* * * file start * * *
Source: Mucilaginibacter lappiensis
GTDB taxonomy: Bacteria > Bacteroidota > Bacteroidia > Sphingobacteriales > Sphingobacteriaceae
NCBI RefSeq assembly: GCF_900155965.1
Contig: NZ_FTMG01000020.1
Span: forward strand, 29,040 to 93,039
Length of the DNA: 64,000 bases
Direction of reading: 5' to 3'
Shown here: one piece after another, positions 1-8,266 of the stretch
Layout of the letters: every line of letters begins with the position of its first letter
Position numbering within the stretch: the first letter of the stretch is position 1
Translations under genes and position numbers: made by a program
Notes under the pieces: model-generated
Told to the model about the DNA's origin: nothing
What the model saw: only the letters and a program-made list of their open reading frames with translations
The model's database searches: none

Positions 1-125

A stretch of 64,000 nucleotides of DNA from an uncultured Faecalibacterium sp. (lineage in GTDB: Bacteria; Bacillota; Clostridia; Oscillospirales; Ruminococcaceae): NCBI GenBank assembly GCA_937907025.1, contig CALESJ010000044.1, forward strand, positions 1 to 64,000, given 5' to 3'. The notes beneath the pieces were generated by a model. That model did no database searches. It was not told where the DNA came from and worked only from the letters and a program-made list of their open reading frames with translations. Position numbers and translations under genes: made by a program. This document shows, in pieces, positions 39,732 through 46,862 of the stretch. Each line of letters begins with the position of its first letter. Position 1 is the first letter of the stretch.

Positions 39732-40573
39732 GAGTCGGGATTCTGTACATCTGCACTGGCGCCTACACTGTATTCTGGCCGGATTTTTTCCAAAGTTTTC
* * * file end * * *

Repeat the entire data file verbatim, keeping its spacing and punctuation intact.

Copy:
Source: Mucilaginibacter lappiensis
GTDB taxonomy: Bacteria > Bacteroidota > Bacteroidia > Sphingobacteriales > Sphingobacteriaceae
NCBI RefSeq assembly: GCF_900155965.1
Contig: NZ_FTMG01000020.1
Span: forward strand, 29,040 to 93,039
Length of the DNA: 64,000 bases
Direction of reading: 5' to 3'
Shown here: one piece after another, positions 1-8,266 of the stretch
Layout of the letters: every line of letters begins with the position of its first letter
Position numbering within the stretch: the first letter of the stretch is position 1
Translations under genes and position numbers: made by a program
Notes under the pieces: model-generated
Told to the model about the DNA's origin: nothing
What the model saw: only the letters and a program-made list of their open reading frames with translations
The model's database searches: none

Positions 1-125

A stretch of 64,000 nucleotides of DNA from an uncultured Faecalibacterium sp. (lineage in GTDB: Bacteria; Bacillota; Clostridia; Oscillospirales; Ruminococcaceae): NCBI GenBank assembly GCA_937907025.1, contig CALESJ010000044.1, forward strand, positions 1 to 64,000, given 5' to 3'. The notes beneath the pieces were generated by a model. That model did no database searches. It was not told where the DNA came from and worked only from the letters and a program-made list of their open reading frames with translations. Position numbers and translations under genes: made by a program. This document shows, in pieces, positions 39,732 through 46,862 of the stretch. Each line of letters begins with the position of its first letter. Position 1 is the first letter of the stretch.

Positions 39732-40573
39732 GAGTCGGGATTCTGTACATCTGCACTGGCGCCTACACTGTATTCTGGCCGGATTTTTTCCAAAGTTTTC